Freedom Under Fire: Dissent in Post-9/11 America (2003b). Three principle forms of dissent have been subject to increasingly punitive control, mass protests and rallies, messages on signs or clothing, and other acts of defiance by communities and individuals. “Police have beaten and maced protestors in Missouri, charged on horseback into crowds of demonstrators in New York, fired on demonstrators in California, helped FBI agents to spy on professors and students at the University of Massachusetts in Amherst” (Civil Liberties Reporter 2003, 1; see Sisario 2004). In 2004, a law enforcement official in cooperation with the Joint Terrorism Task Force in Des Moines, Iowa, issued a subpoena to Drake University, ordering the disclosure of records on its student chapter of the National Lawyers Guild, including names of officers of the chapter, meeting agendas, and annual reports. Additionally, the government wanted to learn the identities of the attendees at the Guild-sponsored anti-war conference: “Stop the Occupation! Bring the Iowa Guard Home!” Prosecutors also subpoenaed several conference participants to testify before a grand jury and secured a court order barring Drake University from publicly commenting on the subpoena. When news of the government’s actions hit the national press, however, the Justice Department withdrew quickly and cancelled the subpoenas, announcing that it had ended its investigation at Drake University. As noted previously, Attorney General Ashcroft in June 2002 issued guidelines allowing the FBI to attend public meetings of political and religious groups, even without a hint of criminal activity (see Solomon 2003b). The war on terror and the war against anti-war activists were formally cemented in October 2003 when the FBI released a “terrorism” bulletin outlining the tactics of peace demonstrators, among them: using the Internet to raise funds and organize meetings. Anthony Romero, executive director of the ACLU commented: “The FBI is dangerously targeting Americans who are engaged in nothing more than lawful protest and dissent. The line between terrorism and legitimate civil disobedience is blurred” (Lichtblau 2003k, A1). As the Patriot Act was gaining support in Congress after 9/11, critics complained that the government’s new definition of “domestic terrorism” could conceivably be applied to political demonstrations. Backers of the Patriot Act cried foul, characterizing civil libertarians as hysterical. Law professor David Cole shot back: “But the proof is in the pudding. The Feds maintain the Drake case had nothing to do with the Patriot Act, but when the government institutes federal grand jury proceedings about a student antiwar conference and rally and seeks records on the meeting and its attendees, it suggests that it doesn’t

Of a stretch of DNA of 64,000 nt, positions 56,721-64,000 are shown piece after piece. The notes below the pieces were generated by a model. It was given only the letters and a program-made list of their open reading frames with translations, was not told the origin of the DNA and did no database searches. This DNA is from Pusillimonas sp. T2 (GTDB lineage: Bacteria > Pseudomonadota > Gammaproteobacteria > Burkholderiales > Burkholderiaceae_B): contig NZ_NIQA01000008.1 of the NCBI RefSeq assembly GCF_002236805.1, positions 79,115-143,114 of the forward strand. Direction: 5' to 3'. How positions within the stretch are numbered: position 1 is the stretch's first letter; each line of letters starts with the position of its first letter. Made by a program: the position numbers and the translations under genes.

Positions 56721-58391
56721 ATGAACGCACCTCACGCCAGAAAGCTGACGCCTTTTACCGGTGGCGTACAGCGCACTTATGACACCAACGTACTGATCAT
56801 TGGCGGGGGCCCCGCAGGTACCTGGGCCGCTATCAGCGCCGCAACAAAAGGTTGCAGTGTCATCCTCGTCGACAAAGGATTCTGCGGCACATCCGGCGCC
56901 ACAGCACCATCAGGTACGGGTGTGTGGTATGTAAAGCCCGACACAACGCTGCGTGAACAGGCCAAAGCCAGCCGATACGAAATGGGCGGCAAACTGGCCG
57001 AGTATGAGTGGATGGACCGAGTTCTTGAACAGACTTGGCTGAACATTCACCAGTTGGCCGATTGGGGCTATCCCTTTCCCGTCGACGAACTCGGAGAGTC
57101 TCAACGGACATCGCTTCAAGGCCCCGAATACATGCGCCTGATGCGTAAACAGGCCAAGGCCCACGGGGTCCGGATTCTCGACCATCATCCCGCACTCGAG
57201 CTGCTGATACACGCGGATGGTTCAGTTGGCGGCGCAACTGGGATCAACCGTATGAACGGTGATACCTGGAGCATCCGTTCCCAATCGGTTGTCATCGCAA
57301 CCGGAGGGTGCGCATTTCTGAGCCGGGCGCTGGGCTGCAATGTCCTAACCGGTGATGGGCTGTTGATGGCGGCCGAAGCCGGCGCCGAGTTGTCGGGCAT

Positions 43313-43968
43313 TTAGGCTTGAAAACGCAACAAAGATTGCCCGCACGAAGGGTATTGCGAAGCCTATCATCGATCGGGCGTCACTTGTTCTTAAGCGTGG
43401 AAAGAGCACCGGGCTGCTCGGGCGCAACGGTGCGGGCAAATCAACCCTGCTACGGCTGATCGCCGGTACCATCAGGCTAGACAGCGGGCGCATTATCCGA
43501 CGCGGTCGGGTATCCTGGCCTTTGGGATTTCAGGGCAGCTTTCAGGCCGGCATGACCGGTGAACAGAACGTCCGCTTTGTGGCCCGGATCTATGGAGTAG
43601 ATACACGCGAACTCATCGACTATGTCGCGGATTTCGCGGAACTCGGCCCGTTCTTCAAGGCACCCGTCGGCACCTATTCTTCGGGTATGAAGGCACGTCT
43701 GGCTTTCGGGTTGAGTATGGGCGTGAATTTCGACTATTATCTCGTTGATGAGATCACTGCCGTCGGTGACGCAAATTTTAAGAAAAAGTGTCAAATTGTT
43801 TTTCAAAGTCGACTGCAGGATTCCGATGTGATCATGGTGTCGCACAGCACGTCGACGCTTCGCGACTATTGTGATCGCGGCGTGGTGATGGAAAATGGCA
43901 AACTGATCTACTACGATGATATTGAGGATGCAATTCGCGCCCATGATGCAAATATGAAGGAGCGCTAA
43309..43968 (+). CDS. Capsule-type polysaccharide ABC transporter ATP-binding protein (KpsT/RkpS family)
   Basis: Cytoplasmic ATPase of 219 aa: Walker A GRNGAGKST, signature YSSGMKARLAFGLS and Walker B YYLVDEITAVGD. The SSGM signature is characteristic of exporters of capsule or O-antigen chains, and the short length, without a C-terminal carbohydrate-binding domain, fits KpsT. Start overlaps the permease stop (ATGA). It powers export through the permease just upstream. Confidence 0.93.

New York Times 2004m). a 21-year-old intern at an anti-war group in Denver. “People are going to be afraid to go to a demonstration or even sign a petition if they justifiably believe that will result in having an FBI file opened on you” (Lichtblau 2004e. were watching you’” (Lichtblau 2004e. the FBI has blurred the line between protecting national security in the age of terrorism and suppression free speech. Armed with greater authority to monitor even lawful and peaceful political activity since the passage of the Patriot Act. Sarah Bardwell. see Chang 2004). Kelly announced: “I think demonstrators have to recognize that everybody’s lives have changed. A11. Then shifting into the language of a risk society in a post-9/11 world. Agents questioned and in some cases subpoenaed persons involved in political protests but said that their investigations were in pursuit of possible crimes and not part of an overall plan to crack down on dissent. other government officials activated similar counterterrorism rhetoric. 5).158 SCAPEGOATS OF SEPTEMBER 11TH have enough to do or that it sees monitoring of political dissent as an integral part of the ‘war on terror’” (2004b. and they need some accommodation and some acceptance of the fact that it’s a different environment that we’re all living in now” (Cardwell 2004. see Lichtblau 2004f. The FBI urged agents to scour communities in search of information about planned disruption aimed at the political conventions. many of those who were visited by the FBI were mystified by the questions and felt that they were being hassled as well as intimidated from participating in political demonstrations. ‘hey. . where President Bush was expected to remind Americans of the lasting significance of September 11 alongside his commitment to the war on terror. At issue was the request by the group United for Peace and Justice to stage a huge anti-war demonstration on the Great Lawn in the City’s Central Park. NYC Police Commissioner Raymond Kelly returned to concerns over possible terrorism while adding that citizens better get used to restrictions on the First Amendment so that government can improve public safety. In the end. said after being questioned by six investigators: “The message I took from it was that they were trying to intimidate us into not going to any protests and to let us know that. federal law enforcement agents stepped up their interest in so-called political troublemakers. In the months leading up to the Republican National Convention in New York City. However. A1). a chilling effect takes hold. Before the Democratic and Republican national conventions unfolded in 2004. Kelly explained that any congregation of significant numbers of people constitutes a terrorist target because of the potential for mass casualties. B1. In rejecting the request.